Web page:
If we cannot acknowledge we have problems and face them squarely, then surely our society is harmed.

    Trigger warnings are now being implemented on campus. What do you think has led us to these trigger warnings?

    Nowadays "Vote Trump" graffiti anywhere near campus seem to cause emotional trauma and psychic angst.
     
  19. May 4, 2016 #18
    Trump probably isn't drawing many voters from the Democrats. It seem he might have some attractions to the true or republican leaning independents and maybe some true Republicans but how many previously independent voters changed their affiliation to the GOP prior to the primaries when he began his campaign? If you believe the current polls, Clinton has a double digit lead over him in the general election. So where are his votes actually coming from? The voting population may not be well understood. In any event It would seem that Trump must come to some sort of reconciliation with the Republican Party ( as well as women and minorities) or else he will not have the support to implement some of his complain promises. Such a reconciliation would probably involve a change in his current campaign persona which might further attract more independents or will he continue smugly assuming his current strategy will continue to work. My (wrenching) gut tells me to prepare for the worst.
     
  20. May 4, 2016 #19

    mheslep

    User Avatar
    Gold Member

    After Trump walloped him in his home state of Florida? Rubio was my choice, but the votes are in. Elections have consequences.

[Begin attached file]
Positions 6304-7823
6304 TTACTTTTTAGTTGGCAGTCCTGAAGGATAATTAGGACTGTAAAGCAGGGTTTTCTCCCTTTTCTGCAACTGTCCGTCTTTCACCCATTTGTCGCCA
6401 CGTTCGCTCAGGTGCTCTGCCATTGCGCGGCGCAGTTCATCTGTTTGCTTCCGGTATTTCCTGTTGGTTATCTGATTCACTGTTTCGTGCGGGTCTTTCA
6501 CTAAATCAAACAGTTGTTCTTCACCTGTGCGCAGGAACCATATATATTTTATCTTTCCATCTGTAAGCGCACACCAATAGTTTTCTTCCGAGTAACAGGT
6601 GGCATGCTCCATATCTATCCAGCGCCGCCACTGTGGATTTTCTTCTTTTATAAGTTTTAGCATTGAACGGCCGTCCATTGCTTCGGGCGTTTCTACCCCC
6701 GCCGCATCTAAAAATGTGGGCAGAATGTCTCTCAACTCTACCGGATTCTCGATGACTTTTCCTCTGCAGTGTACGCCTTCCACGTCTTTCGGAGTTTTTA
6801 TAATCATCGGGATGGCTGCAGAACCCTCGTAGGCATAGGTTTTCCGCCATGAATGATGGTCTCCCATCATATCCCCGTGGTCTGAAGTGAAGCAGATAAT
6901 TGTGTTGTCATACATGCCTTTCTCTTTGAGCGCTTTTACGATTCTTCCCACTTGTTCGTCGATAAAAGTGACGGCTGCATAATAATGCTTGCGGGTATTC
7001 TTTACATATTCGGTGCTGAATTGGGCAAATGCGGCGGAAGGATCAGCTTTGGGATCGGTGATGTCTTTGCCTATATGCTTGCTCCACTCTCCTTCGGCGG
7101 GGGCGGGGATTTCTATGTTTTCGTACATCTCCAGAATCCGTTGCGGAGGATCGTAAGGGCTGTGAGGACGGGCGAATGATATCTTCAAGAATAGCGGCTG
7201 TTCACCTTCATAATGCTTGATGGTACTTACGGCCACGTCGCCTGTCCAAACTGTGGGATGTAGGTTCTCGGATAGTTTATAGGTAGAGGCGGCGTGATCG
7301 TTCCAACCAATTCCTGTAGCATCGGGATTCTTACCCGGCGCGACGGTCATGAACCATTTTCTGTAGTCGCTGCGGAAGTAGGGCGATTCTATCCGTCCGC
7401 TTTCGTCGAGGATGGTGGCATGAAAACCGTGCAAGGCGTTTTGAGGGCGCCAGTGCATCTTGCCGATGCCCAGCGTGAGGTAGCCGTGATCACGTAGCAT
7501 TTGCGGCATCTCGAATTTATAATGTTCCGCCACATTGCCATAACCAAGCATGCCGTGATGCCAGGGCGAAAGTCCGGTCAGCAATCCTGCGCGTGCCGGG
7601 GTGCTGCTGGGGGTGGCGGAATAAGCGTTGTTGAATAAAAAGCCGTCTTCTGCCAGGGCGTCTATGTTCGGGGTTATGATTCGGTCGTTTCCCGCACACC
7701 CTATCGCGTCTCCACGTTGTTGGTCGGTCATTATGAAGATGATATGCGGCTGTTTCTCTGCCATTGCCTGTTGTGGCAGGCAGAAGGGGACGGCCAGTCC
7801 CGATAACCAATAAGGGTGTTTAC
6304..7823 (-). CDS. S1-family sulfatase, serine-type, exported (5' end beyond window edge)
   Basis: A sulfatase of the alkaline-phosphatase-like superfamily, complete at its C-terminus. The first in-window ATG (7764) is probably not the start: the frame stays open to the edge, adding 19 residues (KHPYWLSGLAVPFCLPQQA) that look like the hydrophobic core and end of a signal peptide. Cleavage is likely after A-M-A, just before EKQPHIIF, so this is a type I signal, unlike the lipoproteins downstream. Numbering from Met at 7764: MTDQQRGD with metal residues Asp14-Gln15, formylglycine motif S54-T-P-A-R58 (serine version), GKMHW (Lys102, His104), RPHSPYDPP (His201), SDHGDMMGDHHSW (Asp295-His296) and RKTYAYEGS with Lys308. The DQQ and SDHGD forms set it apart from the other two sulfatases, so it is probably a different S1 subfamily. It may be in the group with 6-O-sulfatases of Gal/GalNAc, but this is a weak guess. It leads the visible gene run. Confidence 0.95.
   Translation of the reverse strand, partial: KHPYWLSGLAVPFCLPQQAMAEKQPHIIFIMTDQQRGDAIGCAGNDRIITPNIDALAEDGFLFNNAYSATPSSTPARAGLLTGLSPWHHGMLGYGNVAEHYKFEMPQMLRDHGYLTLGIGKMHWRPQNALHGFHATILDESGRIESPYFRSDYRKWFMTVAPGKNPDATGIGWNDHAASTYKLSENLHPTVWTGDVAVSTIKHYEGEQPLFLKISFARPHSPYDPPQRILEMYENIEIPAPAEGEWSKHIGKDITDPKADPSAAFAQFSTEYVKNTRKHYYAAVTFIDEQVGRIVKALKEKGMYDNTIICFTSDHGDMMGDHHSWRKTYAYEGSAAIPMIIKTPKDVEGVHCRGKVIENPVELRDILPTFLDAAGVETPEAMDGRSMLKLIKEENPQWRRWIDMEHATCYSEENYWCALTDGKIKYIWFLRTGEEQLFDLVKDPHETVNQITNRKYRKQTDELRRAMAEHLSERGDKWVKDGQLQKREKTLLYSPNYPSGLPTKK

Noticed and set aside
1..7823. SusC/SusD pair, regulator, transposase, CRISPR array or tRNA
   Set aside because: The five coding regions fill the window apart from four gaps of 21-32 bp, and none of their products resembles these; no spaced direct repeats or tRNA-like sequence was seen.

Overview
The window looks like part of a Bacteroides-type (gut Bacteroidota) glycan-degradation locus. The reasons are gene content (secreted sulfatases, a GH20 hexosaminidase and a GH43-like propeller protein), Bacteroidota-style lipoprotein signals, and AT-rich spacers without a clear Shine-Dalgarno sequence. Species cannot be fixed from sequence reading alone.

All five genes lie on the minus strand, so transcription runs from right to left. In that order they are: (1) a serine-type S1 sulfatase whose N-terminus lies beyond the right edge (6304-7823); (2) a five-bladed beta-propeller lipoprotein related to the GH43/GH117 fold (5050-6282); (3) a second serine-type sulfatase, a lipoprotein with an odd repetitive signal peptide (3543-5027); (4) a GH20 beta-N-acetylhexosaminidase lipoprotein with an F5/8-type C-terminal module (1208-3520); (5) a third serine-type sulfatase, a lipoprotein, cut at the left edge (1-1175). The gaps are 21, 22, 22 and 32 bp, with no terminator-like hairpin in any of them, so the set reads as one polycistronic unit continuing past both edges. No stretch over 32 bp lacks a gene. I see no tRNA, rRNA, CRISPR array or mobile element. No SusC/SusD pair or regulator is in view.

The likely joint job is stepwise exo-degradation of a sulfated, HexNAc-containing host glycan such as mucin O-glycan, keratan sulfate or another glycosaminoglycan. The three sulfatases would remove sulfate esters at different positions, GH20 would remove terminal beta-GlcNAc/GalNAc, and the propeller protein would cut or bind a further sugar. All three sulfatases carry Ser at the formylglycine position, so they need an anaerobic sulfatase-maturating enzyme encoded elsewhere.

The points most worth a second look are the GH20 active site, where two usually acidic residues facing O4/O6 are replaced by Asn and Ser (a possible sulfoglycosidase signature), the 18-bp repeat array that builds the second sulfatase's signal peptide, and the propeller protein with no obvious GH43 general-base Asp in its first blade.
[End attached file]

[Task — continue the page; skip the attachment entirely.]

21. May 4, 2016 #20

    mheslep

    User Avatar
    Gold Member

    Conservatives are to support Gary Johnson who now runs his own pot company?
     
  22. May 4, 2016 #21

    mheslep

    User Avatar
    Gold Member

    Is there some reference supporting that assertion or is it your wish?


    https://www.washingtonpost.com/politics/once-a-clinton-stronghold-appalachia-now-trump-country/2016/05/03/319bc178-1100-11e6-a9b5-bf703a5a7191_story.html [Broken]
     
    Last edited by a moderator: May 7, 2017
  23. May 4, 2016 #22

    russ_watters

    User Avatar

    Staff: Mentor

    Relax. The initial comment mentioning "decline" gave no indication of what. Stat guy at least gave some possible individual issues. One would need to clearly define the claimed decline before another could adequately respond with a critique. But in terms of economics, the further we get from the depths of the great recession, the harder such a claim is to justify. In either case, we've had many such discussions previously and this isn't the thread for a rehash. What's more, it actually doesn't matter if claims of decline are true or not when analyzing the story of the OP. What matters is that people who would vote for Trump believe it is true and believe Trump when he says he can fix it.

    All; please keep this focused on the news and direct implications of the story discussed in the OP.
     
  24. May 4, 2016 #23

    StatGuy2000

    User Avatar
    Education Advisor

    The reason why the calling of the states is uncommon is that given that we have 50 states, logistically it has been challenging in the past to ensure that you have 2/3 of the state legislatures to petition for an amendment, at least historically (hence why the last time the convention was held was in 1787, when you only had ~13 states to consider). However, this does not take into account the growth of grassroots movements using the power of the Internet.